New Mars rover discovery hints at life, but we’re not there yet

Mike Wehner

NASA’s Mars missions have provided mankind with a wealth of knowledge about our dusty orange neighbor, but signs of life have been hard to come by. We know that Mars was one probably very, very wet, and that it likely had a more robust atmosphere long ago, but has life ever called Mars home? We simply don’t know, but a new discovery made by the Curiosity rover offers what might be a tantalizing clue.

In a new blog post, NASA’s Jet Propulsion Laboratory describes the discovery of what it calls “surprising” levels of methane in the Martian air. The measurement, which was roughly 21 parts per billion by volume, isn’t proof of current or past life, but it’s exciting nonetheless.

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You might be wondering why methane on Mars would matter if we’re searching for life. Here on Earth, methane is often a byproduct generated by microbial organisms, but it can also come from various geological mechanisms. Put simply, it’s not a smoking gun.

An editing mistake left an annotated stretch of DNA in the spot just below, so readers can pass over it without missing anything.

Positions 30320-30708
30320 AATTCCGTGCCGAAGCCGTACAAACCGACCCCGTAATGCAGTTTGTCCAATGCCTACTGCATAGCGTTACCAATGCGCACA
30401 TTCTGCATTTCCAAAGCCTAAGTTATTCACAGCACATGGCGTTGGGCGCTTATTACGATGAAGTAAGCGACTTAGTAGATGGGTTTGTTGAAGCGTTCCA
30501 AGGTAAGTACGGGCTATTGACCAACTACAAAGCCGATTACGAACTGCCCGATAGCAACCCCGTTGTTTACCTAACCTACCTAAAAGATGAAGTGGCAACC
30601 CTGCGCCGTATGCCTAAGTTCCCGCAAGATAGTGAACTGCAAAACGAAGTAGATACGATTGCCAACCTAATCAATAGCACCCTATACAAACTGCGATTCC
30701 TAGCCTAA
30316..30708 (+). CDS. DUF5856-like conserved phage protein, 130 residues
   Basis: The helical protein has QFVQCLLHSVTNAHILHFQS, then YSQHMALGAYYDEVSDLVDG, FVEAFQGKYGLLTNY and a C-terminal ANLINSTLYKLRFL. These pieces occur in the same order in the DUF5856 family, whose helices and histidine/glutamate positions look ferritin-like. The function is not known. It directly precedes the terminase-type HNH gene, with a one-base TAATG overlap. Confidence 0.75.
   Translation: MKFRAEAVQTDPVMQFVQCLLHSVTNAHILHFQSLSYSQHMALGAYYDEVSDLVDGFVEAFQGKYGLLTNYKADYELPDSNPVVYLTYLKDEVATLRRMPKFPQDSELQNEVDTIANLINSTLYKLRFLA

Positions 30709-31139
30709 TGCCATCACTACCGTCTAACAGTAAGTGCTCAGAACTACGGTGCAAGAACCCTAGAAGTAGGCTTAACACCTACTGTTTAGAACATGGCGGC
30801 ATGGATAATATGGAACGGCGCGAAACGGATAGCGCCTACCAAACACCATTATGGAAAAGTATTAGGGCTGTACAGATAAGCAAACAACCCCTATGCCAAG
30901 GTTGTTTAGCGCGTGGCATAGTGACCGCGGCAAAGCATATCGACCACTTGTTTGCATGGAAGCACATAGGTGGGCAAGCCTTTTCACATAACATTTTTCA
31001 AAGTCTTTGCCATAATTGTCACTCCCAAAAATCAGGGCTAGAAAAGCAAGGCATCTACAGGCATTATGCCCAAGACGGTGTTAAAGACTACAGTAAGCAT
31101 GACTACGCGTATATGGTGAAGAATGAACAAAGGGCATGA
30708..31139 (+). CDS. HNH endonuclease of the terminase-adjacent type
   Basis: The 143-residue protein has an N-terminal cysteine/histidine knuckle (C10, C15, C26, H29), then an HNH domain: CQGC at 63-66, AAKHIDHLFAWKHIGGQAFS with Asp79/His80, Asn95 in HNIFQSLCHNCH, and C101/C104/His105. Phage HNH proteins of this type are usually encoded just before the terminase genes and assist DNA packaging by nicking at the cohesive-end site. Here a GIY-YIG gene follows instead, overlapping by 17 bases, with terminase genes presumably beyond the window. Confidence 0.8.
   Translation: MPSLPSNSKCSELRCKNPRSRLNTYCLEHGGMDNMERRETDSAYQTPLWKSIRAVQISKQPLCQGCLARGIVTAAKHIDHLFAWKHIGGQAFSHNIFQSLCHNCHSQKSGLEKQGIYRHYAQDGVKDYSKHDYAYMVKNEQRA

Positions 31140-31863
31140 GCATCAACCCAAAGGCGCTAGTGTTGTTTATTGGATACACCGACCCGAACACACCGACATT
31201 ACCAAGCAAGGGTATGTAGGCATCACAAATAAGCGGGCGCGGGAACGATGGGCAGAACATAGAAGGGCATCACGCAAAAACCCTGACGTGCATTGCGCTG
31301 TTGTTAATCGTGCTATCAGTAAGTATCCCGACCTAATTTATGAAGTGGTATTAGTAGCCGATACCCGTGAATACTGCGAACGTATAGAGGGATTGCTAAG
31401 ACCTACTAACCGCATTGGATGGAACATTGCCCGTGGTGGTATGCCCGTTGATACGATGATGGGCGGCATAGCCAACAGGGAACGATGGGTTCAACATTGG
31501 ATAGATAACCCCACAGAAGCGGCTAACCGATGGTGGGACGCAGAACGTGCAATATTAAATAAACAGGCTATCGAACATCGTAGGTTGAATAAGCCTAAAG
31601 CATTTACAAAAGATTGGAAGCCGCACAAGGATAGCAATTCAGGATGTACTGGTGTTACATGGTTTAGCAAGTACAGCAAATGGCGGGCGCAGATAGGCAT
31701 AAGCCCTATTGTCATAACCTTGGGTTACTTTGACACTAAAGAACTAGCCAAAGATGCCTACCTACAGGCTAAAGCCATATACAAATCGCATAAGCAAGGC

“With our current measurements, we have no way of telling if the methane source is biology or geology, or even ancient or modern,” Paul Mahaffy, principal investigator of the Sample Analysis at Mars laser instrument built into the rover, said in a statement.

Before scientists can determine what the surprising methane reading means, if anything, they need to know if the measurement was a fluke. This is hardly the first time Curiosity has detected methane, but it is a significant spike in the concentration of the gas in the Martian air. Researchers will now try to determine if the methane levels are linked to seasonal changes, and perhaps even measure how long the elevated gas levels last. These data points could provide new clues as to the source of the gas and whether it is linked to biological or geological activity.

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